Shiba Inu has become the next Jokecoin to pump with an unbelievable price increase of over 1600% over the last seven days.
— SHIB INFORMER (@ShibInformer) May 10, 2021
Vitalik Buterin owns 50% of all SHIB
Evidently, Shiba Inu (SHIB) is a copycat of Dogecoin (DOGE), using the same memetic dog breed as its heraldic animal. According to CoinMarketCap, the jokecoin was already launched in August 2020, but hardly sparked any interest, with a trading volume of $0 on many days.
In April 2021, there was a first pump, which coincided with a social media fueled Dogecoin pump. Since May 7, the price has gone parabolic. At the time of writing, CoinMarketCap reports a price increase of over 1600% over the course of the last week.
Another particularity surrounding crypto’s latest pumping jokecoin is its ties to Vitalik Buterin. Ethereum’s co-founder and figurehead owns half of the total token supply. As it seems, the anonymous founder of SHIB has gifted this share to Buterin’s Ethereum address.
How degenerate have we become?
At the current time, SHIB is on the 19th place of all cryptocurrencies compared by market cap, while DOGE is on 4th place. This means that these two crypto assets, which were conceived as an inside joke and never had been anything else now outshine hundreds of serious, but boring blockchain projects that either solve real-world problems already, or are working tirelessly on solving real economic problems.
For example, just recently, the UBI token launched that strives at nothing less than to enable a universal basic income for every human on earth, which is by far the hardest economic problem that crypto economists are actively trying to solve. Instead, crypto traders seem to favor meme coins like SHIB or DOGE that have a tendency for pump and dumps.
What these soldiers of fortune seem to forget is that trading is always a zero-sum game. Anything one trader wins spells a loss for another trader. There is no value being generated by the pump and dumps and we can say that for sure since pump and dump schemes have accompanied the crypto economy since the emergence of the first altcoins.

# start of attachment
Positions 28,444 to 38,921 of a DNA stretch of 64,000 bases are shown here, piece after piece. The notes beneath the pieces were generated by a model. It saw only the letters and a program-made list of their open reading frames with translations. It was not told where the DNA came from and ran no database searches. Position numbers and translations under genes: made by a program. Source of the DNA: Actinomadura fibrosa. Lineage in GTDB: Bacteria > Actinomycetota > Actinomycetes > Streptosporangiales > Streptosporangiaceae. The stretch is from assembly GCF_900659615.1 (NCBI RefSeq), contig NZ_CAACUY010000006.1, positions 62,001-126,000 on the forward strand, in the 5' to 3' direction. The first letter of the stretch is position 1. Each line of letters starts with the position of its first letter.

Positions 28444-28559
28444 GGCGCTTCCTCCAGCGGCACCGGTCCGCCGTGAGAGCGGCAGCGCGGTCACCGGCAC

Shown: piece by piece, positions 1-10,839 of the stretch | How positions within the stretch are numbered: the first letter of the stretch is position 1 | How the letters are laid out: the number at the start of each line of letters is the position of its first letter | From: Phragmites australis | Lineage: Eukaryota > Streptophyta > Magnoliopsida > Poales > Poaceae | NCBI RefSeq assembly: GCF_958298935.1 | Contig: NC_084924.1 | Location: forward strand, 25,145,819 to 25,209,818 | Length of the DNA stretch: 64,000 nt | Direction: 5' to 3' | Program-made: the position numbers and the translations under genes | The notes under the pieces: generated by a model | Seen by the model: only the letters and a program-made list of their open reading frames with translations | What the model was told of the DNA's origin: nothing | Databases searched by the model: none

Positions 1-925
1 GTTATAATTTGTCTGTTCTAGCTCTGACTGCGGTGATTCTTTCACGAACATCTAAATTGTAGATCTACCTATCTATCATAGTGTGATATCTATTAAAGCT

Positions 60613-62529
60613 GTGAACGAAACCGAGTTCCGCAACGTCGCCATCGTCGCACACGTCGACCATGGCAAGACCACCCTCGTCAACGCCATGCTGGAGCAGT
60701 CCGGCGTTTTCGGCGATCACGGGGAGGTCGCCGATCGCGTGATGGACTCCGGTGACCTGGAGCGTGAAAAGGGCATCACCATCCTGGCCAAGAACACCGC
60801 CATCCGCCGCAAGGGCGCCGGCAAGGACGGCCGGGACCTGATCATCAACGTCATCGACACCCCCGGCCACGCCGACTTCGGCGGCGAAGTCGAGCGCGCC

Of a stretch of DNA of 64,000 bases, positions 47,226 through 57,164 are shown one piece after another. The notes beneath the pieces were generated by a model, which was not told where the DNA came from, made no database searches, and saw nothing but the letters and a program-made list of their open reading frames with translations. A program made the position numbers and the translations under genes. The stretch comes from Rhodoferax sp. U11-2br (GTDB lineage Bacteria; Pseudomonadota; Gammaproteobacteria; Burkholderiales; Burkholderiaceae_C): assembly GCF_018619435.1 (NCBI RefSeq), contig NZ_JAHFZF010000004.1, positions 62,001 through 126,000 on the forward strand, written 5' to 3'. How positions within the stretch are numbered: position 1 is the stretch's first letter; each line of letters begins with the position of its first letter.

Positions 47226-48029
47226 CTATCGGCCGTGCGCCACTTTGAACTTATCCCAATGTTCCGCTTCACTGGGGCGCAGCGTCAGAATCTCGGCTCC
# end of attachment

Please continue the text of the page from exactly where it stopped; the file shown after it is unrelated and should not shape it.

Pump and Dump Gambling
There are numerous groups on social media that promote these schemes. Usually, the owners of these groups announce a date and time to rally up the masses to pump a specific low-value crypto token. Once the time comes around, the owners post the name of the token they want to pump and the followers do the rest. Usually, the price crashes down again in only a matter of minutes.
The only ones who win consistently from these schemes are the owners themselves since they know in advance which token is being pumped and can buy the token at a low price, in contrast to all of the participants who are not insiders. For everyone else, it’s just gambling with massively unfavorable odds. Saying that you can get rich through these schemes is akin to saying that you can get rich by betting your life savings on a Roulette wheel.
Memecoin pumps work in a similar fashion, just on a longer time scale. Sure, if you can predict when the price will come crashing down again, you can turn a profit. However, most people who buy one of these coins because they got a hot tip on Twitter are too inexperienced to even know the mechanics of pump and dumps, and those who actually think that they can predict the exact top are most likely delusional.
What is the most disturbing aspect of the recent meme-pumps is that people seem to have lost any sense of what a crypto asset is worth. The same tendency applies to 2020’s crypto hype (DeFi governance tokens) and the most current hype (NFTs). At some point in time, a correction is necessary and with the sheer amount of dumb money being put into the market right now, a crash that could shake up the whole crypto economy might be imminent.